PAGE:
• The progress in concrete strength is amazingly nonmonotonic: research over the last 20 or 30 years has revealed that Roman concrete from BCE is incredibly strong, apparently due to mixing volcanic ash into the material. – Carl Witthoft Jun 8 '16 at 12:39
• @CarlWitthoft: Yes, but I'd argue (without any sources) that once concrete was rediscovered after the dark and middle ages, and especially after the scientific revolution, its strength has increased monotonically (but certainly not a constant rate). I doubt the bridge the OP is asking about is more than 50 years old. – Wasabi Jun 8 '16 at 12:48
• Steel has progressed as well. There are 2 GPA UTS heat-treated cast steels with 5-10% elongation, though they are a good deal more expensive than sub 1 GPa alternatives, due to required vacuum or argon shroud during melting and pouring. Also TRIP and TWIP steels with dramatically improved impact toughness and energy absorption (though admittedly that isn't much to do with strength). TWIP is up to 800 MPa, or up to 100% elongation. Yes, doubling in length before failure. Also quite expensive due to a complex combined heat treatment and forming process with tight chemistry. – wwarriner Jun 9 '16 at 2:26
• @CarlWitthoft : I would argue that the progress (or lack thereof) of concrete technology has more to do with market forces and distribution channels than technical innovation/discovery. The Norwegians have produced hollow stem drilling augers with concrete rather than steel, for example. But vested industry interests, ie local aggregate suppliers, Portland cement manufacturers, etc, and cost concerns are in fact some of the main obstacles to commercial adoption, in my view. – AsymLabs Jul 25 '16 at 14:57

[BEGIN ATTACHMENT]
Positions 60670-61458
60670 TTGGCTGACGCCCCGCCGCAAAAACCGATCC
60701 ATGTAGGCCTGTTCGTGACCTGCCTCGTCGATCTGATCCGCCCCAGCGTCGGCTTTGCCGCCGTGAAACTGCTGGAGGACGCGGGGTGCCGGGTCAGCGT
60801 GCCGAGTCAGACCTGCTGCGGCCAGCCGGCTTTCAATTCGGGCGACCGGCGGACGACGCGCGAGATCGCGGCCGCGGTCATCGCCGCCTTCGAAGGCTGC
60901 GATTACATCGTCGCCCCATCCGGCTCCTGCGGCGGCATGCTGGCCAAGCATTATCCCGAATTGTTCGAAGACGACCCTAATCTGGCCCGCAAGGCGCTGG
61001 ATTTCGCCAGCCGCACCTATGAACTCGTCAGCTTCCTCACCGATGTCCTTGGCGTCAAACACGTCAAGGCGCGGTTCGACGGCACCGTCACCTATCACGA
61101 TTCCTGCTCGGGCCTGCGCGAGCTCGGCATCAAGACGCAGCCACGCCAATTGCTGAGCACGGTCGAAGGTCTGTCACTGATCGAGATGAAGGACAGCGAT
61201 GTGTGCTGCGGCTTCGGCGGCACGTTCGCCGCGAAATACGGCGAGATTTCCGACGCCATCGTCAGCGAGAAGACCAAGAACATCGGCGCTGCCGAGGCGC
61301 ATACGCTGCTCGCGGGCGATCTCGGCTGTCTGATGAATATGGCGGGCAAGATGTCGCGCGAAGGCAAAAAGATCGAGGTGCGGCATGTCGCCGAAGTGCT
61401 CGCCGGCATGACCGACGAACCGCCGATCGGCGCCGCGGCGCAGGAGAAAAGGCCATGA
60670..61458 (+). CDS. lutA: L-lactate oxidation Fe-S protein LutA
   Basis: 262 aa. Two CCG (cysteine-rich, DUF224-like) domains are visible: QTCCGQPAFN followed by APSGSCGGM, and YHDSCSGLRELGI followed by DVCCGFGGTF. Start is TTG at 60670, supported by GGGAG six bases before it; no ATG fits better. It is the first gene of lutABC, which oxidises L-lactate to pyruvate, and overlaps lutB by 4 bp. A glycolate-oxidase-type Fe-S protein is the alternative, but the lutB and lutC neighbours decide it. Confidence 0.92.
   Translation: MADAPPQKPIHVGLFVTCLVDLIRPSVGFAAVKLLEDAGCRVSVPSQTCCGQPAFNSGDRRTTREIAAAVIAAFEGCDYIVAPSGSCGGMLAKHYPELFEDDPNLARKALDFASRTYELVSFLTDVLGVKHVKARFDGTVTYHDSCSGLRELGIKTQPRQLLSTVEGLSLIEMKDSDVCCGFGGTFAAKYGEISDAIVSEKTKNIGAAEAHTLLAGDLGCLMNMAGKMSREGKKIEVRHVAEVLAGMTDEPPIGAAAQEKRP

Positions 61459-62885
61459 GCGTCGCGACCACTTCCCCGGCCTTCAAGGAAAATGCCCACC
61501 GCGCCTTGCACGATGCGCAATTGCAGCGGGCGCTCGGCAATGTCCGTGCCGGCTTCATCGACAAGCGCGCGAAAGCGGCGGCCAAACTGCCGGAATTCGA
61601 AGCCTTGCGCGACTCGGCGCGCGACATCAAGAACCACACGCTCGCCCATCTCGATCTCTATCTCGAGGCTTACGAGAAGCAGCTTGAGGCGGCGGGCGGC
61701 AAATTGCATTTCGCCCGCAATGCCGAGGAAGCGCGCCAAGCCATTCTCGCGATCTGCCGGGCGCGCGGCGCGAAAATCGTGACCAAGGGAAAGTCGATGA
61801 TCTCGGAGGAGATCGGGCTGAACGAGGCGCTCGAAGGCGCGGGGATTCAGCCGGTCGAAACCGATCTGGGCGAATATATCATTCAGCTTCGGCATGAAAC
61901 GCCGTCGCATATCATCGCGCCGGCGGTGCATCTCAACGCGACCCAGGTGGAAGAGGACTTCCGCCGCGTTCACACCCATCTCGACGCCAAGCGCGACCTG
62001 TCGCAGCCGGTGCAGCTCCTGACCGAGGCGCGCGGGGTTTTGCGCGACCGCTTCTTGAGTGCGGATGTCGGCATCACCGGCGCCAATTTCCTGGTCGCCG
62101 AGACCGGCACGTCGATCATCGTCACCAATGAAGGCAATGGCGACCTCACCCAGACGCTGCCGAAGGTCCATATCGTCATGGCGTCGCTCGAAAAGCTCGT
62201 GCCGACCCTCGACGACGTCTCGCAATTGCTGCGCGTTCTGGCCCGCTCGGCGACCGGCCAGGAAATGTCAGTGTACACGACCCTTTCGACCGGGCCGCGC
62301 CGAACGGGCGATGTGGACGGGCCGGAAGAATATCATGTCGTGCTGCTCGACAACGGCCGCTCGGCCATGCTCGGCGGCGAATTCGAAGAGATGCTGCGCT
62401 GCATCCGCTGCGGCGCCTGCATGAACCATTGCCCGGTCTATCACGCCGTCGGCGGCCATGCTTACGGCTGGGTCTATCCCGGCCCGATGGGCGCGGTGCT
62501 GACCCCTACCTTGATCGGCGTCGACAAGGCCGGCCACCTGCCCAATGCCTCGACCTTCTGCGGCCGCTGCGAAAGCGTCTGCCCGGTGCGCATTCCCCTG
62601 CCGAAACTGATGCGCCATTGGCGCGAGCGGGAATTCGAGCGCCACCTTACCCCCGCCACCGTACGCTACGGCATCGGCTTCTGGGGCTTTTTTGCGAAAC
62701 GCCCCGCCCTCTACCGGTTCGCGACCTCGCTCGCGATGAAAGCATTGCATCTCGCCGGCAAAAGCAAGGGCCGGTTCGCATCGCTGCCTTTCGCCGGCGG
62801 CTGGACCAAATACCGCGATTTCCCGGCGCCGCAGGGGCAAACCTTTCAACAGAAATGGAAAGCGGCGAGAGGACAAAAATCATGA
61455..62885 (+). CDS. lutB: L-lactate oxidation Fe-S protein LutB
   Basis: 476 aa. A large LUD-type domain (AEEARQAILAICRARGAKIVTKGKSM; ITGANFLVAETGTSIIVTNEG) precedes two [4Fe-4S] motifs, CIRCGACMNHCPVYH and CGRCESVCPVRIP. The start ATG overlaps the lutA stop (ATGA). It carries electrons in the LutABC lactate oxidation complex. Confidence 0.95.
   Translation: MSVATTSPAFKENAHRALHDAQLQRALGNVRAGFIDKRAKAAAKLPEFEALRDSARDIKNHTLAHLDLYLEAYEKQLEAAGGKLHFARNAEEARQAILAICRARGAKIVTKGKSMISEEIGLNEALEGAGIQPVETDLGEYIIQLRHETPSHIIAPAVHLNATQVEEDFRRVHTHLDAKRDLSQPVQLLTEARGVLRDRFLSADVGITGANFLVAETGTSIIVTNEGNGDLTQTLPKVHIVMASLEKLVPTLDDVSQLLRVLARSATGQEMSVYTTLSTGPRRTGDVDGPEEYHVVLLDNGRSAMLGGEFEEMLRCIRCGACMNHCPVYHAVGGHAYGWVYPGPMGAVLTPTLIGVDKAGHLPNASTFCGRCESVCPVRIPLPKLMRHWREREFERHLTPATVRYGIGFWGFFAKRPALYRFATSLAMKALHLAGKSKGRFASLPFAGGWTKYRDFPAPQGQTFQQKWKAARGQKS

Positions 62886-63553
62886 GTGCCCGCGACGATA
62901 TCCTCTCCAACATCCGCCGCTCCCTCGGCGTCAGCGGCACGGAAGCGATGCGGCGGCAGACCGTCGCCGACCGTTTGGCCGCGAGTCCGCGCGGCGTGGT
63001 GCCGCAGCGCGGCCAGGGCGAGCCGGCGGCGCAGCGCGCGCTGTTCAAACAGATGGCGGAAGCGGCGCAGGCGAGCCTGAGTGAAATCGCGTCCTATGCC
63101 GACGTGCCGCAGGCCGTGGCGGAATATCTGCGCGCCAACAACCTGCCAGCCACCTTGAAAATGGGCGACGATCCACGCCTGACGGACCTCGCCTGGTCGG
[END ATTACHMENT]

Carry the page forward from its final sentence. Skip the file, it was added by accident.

If you go back to you basic engineering courses and look at you bending moment diagrams for beams, quite often they will be illustrated with pin roller supports. Pinned at 1 end only allowing rotation, and roller connection at the other allowing for rotation and horizontal translation. This makes the beam statically determinant.

When this bridge was originally built, elastomeric/rubber bearing pads and a few others did not exist as an option. This design emulates our formulas that we use for design, or rather the formulas work with this arrangement. So this type of configuration is good. It allows us to use our formulas as intended, keeps the design simple, and used the technology of the time. In addition, as mentioned in other posts, it allows for rotation at the support as a result of live load, variations in dead, or sag after removal of shoring (assumed shored construction. If the girder were lifted into place after casting, the large steel plate embedded into the concrete allows for some inaccuracies in measurement of the span and even placement. It also allows for support should the beam shift slightly due to vibration or earthquake.

Note, you will also see a similar configuration with steel girders on various types of bearings. I believe the term shoe or shoe plate will get used, though that may be more for buildings than bridges.

On an aside

When it comes to "RAIL" bridges, the vast majority in North America designed to AREMA will consist of simple spans whether it be single span or multi-span bridges. I found this statement funny while on my AREMA course as I just finished inspecting about a dozen rail bridges in my city with the vast majority not following this rule. In highway bridges you will tend to see continuous for live load and these bridges as a result these bridges are not statically determinant.